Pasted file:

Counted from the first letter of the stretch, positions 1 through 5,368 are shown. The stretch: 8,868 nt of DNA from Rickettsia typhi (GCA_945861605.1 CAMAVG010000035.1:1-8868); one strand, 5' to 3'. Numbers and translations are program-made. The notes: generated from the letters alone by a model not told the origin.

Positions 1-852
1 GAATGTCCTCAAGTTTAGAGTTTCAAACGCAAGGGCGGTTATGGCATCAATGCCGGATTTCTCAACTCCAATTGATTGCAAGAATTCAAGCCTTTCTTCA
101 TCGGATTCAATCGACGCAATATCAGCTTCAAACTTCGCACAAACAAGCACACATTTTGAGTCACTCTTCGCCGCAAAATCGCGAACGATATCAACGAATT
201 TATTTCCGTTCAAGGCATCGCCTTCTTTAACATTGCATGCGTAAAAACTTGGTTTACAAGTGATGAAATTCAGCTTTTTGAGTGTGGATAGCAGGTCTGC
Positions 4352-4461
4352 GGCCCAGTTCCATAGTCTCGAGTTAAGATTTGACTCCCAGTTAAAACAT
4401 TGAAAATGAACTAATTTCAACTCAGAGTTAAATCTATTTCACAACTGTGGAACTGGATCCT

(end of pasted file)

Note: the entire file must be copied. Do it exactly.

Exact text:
Counted from the first letter of the stretch, positions 1 through 5,368 are shown. The stretch: 8,868 nt of DNA from Rickettsia typhi (GCA_945861605.1 CAMAVG010000035.1:1-8868); one strand, 5' to 3'. Numbers and translations are program-made. The notes: generated from the letters alone by a model not told the origin.

Positions 1-852
1 GAATGTCCTCAAGTTTAGAGTTTCAAACGCAAGGGCGGTTATGGCATCAATGCCGGATTTCTCAACTCCAATTGATTGCAAGAATTCAAGCCTTTCTTCA
101 TCGGATTCAATCGACGCAATATCAGCTTCAAACTTCGCACAAACAAGCACACATTTTGAGTCACTCTTCGCCGCAAAATCGCGAACGATATCAACGAATT
201 TATTTCCGTTCAAGGCATCGCCTTCTTTAACATTGCATGCGTAAAAACTTGGTTTACAAGTGATGAAATTCAGCTTTTTGAGTGTGGATAGCAGGTCTGC
Positions 4352-4461
4352 GGCCCAGTTCCATAGTCTCGAGTTAAGATTTGACTCCCAGTTAAAACAT
4401 TGAAAATGAACTAATTTCAACTCAGAGTTAAATCTATTTCACAACTGTGGAACTGGATCCT